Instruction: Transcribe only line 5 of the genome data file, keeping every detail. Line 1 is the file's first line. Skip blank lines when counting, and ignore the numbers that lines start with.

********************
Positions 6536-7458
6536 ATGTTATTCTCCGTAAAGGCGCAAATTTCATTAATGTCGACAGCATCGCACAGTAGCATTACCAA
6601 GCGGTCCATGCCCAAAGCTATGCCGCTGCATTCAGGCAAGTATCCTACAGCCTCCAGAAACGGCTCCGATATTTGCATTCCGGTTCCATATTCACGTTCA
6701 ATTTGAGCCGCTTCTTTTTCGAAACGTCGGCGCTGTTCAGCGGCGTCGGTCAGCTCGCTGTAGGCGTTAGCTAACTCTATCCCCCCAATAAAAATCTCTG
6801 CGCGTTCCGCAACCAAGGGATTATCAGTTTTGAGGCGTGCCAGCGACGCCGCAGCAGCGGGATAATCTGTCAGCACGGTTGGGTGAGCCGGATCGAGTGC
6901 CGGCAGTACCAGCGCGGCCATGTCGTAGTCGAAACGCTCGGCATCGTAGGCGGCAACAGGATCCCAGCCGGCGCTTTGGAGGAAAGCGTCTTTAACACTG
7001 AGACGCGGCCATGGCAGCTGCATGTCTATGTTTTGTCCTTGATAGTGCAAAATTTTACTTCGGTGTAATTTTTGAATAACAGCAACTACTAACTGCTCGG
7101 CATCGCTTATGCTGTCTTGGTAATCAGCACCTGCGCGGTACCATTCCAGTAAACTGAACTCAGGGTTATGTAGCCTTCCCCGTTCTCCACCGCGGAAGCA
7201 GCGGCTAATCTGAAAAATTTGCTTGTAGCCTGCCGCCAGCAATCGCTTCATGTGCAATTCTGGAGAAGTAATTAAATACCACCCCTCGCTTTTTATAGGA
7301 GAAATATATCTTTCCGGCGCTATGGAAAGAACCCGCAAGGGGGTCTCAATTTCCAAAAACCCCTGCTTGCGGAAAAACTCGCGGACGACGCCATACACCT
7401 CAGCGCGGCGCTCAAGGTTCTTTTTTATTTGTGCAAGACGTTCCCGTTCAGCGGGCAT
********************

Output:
6801 CGCGTTCCGCAACCAAGGGATTATCAGTTTTGAGGCGTGCCAGCGACGCCGCAGCAGCGGGATAATCTGTCAGCACGGTTGGGTGAGCCGGATCGAGTGC